Toshiko Takaezu (1922-2011) lived most of her life in rural New Jersey, where she made pots, gardened, and taught ceramics at nearby Princeton University.
She was born in Hawaii to Japanese parents, and the landscapes and traditions of the world she grew up in had a profound influence on her art. In the late 1990s, I spent time talking to Toshiko about her life and work. We had met at the Charles Cowles Gallery in 1997 who was representing her and I was lucky enough to be the intern at the gallery at the time. I helped catalog her work and began to understand her philosophy of meditation as a process as she worked, silence was at the core during this time for her magnificent large sculptures Moonpots. To close the form of a vessel demanded a type of silence.
Toshiko Takaezu pottery has an incredible kiln firing process and unique accidental glazing process. Before closing the forms, she dropped a bead of clay wrapped in paper inside, so that the pieces would rattle when moved. The most important part of her ceramic pieces is the hollow space of air within. She relates this to the idea that what’s inside a person is the most important.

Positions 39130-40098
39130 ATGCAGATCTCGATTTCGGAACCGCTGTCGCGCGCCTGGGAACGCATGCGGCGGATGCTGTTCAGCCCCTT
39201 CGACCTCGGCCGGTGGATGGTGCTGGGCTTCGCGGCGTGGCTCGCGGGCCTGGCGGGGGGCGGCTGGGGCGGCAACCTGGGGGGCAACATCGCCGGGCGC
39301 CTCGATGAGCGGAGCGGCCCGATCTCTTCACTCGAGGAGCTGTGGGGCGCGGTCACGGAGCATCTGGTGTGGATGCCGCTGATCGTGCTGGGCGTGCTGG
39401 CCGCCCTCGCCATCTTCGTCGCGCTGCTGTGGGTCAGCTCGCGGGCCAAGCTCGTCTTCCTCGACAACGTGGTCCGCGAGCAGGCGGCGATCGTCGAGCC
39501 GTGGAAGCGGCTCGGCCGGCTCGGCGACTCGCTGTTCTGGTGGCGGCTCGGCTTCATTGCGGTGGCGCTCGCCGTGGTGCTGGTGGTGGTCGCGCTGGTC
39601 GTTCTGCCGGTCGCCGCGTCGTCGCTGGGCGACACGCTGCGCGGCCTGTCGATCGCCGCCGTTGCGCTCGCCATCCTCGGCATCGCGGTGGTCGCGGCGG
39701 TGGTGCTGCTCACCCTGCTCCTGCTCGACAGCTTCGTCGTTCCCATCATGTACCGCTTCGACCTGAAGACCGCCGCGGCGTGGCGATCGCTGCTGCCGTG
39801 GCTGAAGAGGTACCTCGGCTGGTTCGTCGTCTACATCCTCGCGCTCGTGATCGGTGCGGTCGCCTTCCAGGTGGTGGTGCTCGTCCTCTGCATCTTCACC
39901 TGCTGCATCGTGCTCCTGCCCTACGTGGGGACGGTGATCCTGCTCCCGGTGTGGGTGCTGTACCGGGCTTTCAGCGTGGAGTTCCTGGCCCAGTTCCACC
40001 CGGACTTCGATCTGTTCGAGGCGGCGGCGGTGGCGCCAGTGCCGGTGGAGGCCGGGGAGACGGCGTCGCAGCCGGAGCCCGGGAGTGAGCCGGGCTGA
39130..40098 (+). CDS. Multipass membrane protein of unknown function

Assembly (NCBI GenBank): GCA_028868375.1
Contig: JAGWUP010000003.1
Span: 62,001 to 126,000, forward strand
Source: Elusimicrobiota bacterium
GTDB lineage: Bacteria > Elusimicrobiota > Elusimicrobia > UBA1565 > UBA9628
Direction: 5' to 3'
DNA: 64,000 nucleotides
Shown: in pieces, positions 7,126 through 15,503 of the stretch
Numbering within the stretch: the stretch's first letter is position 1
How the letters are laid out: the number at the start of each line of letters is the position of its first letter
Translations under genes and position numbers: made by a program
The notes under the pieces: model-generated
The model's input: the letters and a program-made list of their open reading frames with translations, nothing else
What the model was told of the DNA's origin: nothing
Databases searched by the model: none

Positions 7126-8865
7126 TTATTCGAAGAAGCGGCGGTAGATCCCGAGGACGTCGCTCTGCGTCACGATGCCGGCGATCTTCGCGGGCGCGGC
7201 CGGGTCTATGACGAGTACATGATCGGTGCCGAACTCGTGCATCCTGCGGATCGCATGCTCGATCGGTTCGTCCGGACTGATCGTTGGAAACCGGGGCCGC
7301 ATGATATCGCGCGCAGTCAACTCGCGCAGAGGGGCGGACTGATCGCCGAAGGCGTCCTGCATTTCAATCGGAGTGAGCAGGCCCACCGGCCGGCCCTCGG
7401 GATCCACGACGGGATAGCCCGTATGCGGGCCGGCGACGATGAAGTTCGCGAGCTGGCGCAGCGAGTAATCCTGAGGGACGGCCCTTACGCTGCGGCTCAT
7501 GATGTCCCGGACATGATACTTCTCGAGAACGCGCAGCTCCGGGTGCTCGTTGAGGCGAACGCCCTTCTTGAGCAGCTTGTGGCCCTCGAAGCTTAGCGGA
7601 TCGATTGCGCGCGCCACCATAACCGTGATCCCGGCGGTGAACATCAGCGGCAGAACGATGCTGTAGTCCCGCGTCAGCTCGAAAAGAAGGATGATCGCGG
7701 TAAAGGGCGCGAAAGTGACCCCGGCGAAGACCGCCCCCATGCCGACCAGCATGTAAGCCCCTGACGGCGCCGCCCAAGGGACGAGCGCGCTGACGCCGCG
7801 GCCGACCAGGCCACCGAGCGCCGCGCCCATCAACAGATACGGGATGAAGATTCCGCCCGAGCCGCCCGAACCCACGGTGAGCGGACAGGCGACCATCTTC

She retired in 1992 to become a studio artist, living and working in the Quakertown section of Franklin Township, Hunterdon County, New Jersey, about 30 miles northwest of Princeton. In addition to her studio in New Jersey, she made many of her larger sculptures at Skidmore College in Saratoga Springs, New York. She lived in Hawaii for 10 years and died March 9, 2011 in Honolulu
toshiko takaezu signature
An artist is a poet in his or her own medium. And when an artist produces a good piece, that work has mystery, an unsaid quality; it is alive.Toshiko Takaezu